Spotify is reportedly considering a new approach that would see certain content walled off from non-paying customers.
At present, non-paying Spotify customers can access exactly the same content as paying subscribers - albeit in a more restricted fashion. That could soon change, however.
Last year's high-profile spat with Taylor Swift saw the pop star withdrawing here entire catalogue of music from Spotify. Swift didn't like that people could effectively listen to her music for free, and wanted it to be available to subscribers only.
According to The Wall Street Journal, Spotify could be ready to cave in to such demands.
A recent report claims that Spotify has told music executives it is considering allowing certain artists to make their albums available only to the service's 20 million paying customers. It seems this would be a temporary situation, with Spotify's 80-million free users gaining access some time later.
Such plans are far from definite at present, the report claims, and will be tested out ahead of a decision. Spotify understandably wants to determine how such a "windowed" approach will affect usage and sign-up figures.
It seems the precise identity of the artists enabled to apply such limitations is also undecided, though we would assume it would only apply to megastars like Taylor Swift.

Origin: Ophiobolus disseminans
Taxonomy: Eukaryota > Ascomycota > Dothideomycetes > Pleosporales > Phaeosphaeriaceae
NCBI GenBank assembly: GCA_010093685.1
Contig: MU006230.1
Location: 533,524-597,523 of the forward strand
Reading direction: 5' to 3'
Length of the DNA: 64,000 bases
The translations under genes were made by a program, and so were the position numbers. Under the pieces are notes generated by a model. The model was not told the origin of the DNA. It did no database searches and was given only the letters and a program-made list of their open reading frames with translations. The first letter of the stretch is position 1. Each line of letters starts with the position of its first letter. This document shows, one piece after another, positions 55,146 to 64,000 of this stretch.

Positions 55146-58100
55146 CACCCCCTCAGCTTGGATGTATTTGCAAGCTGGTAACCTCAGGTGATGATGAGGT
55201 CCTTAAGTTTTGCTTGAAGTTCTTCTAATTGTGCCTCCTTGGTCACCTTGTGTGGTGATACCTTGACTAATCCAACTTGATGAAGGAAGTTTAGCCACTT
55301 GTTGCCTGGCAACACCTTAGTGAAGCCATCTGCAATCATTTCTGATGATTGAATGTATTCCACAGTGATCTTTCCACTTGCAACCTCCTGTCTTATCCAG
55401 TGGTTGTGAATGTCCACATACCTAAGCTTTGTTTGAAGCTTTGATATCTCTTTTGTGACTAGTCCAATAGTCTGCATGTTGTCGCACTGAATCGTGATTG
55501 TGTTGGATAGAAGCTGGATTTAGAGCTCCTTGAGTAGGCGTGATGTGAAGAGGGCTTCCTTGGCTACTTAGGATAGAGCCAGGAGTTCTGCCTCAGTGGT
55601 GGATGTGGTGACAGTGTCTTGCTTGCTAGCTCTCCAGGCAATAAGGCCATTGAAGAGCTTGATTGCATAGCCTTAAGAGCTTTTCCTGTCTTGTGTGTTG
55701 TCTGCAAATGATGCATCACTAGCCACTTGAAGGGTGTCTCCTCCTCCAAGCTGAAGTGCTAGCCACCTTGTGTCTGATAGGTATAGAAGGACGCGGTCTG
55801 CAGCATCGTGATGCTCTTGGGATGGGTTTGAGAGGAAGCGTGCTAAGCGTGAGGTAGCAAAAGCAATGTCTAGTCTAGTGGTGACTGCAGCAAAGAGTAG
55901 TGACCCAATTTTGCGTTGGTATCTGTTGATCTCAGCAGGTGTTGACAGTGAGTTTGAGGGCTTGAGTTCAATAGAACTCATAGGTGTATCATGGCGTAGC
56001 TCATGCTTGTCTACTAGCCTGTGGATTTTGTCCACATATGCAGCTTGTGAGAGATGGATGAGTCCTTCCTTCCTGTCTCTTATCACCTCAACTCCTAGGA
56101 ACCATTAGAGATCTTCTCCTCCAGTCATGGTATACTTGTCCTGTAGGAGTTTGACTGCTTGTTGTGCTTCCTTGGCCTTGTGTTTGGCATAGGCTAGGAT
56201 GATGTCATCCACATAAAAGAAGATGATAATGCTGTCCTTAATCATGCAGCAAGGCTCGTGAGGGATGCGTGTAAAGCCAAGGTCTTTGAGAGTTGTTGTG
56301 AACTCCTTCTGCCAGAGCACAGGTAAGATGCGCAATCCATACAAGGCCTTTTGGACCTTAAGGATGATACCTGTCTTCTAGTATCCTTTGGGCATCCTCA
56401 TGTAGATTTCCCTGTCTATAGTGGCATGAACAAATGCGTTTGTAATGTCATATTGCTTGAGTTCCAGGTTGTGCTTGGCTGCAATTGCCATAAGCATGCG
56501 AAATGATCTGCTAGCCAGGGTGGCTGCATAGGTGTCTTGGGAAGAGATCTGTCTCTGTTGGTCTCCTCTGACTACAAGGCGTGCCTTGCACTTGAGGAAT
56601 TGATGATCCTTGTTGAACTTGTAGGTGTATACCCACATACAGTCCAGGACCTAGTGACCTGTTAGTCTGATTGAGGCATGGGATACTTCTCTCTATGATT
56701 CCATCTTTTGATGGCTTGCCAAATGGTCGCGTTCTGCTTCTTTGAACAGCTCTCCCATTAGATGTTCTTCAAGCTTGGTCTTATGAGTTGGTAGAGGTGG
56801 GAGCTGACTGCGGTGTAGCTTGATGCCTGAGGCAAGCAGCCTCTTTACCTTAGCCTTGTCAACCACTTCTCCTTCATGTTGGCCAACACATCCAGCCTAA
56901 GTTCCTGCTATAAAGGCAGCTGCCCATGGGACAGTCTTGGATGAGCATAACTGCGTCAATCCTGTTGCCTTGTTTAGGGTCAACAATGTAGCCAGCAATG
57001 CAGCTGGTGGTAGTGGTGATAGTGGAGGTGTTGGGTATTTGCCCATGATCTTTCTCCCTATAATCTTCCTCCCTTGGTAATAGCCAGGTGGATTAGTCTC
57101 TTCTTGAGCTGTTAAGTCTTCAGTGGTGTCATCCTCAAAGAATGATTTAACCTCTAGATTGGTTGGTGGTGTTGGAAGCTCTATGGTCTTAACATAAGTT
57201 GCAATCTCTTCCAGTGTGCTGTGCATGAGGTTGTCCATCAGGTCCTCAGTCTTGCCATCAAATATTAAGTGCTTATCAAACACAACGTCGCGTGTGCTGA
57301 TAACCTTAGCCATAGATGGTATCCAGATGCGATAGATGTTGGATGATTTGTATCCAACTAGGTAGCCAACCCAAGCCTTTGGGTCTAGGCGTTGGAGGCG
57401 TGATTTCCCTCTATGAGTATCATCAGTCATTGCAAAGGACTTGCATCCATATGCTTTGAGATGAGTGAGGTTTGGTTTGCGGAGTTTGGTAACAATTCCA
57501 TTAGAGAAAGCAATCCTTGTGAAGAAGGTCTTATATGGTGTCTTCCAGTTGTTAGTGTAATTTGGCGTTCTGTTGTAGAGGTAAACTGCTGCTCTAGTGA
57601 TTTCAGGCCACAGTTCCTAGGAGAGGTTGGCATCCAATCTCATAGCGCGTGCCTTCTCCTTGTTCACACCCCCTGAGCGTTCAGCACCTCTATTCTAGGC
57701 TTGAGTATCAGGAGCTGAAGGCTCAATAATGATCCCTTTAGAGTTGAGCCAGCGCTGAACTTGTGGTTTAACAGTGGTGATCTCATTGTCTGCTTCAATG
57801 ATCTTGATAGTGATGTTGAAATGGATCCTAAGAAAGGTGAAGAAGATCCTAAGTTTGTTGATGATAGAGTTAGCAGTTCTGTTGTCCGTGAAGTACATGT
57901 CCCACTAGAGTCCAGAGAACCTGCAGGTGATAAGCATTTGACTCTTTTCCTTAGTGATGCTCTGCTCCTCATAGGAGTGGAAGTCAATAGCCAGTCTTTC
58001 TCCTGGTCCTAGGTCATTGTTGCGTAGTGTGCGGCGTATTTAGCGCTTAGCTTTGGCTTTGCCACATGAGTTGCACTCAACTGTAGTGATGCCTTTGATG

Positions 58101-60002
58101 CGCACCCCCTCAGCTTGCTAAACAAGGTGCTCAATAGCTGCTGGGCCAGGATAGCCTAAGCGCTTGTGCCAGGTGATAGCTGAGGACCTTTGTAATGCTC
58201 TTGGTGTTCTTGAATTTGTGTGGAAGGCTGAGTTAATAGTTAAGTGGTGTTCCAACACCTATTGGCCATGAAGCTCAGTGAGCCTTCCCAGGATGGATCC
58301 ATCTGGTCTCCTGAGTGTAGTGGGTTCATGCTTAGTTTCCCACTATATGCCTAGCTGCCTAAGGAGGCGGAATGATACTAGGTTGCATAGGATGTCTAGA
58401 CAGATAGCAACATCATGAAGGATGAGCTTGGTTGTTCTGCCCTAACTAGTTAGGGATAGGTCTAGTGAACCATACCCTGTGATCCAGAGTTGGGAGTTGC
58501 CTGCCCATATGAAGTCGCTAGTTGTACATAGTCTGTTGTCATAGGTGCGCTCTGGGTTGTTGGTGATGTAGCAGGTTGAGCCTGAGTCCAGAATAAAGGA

Still, it would mark a major turnaround from Spotify, which has always stuck to its guns concerning free access to its content up to now. Spotify, for its part, has responded to this latest report with the following comment (via The Verge):
"We are 100 percent committed to our model because we believe that a free, ad-supported tier combined with a more robust premium tier is the best way to deliver music to fans, create value for artists and songwriters, and grow the industry."
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The statement then goes on to reference the recent launch of Coldplay's latest album, which was made available on both its paid and free tiers.
Still, Spotify doesn't explicitly deny or even address the report's claims of future walled-off content.
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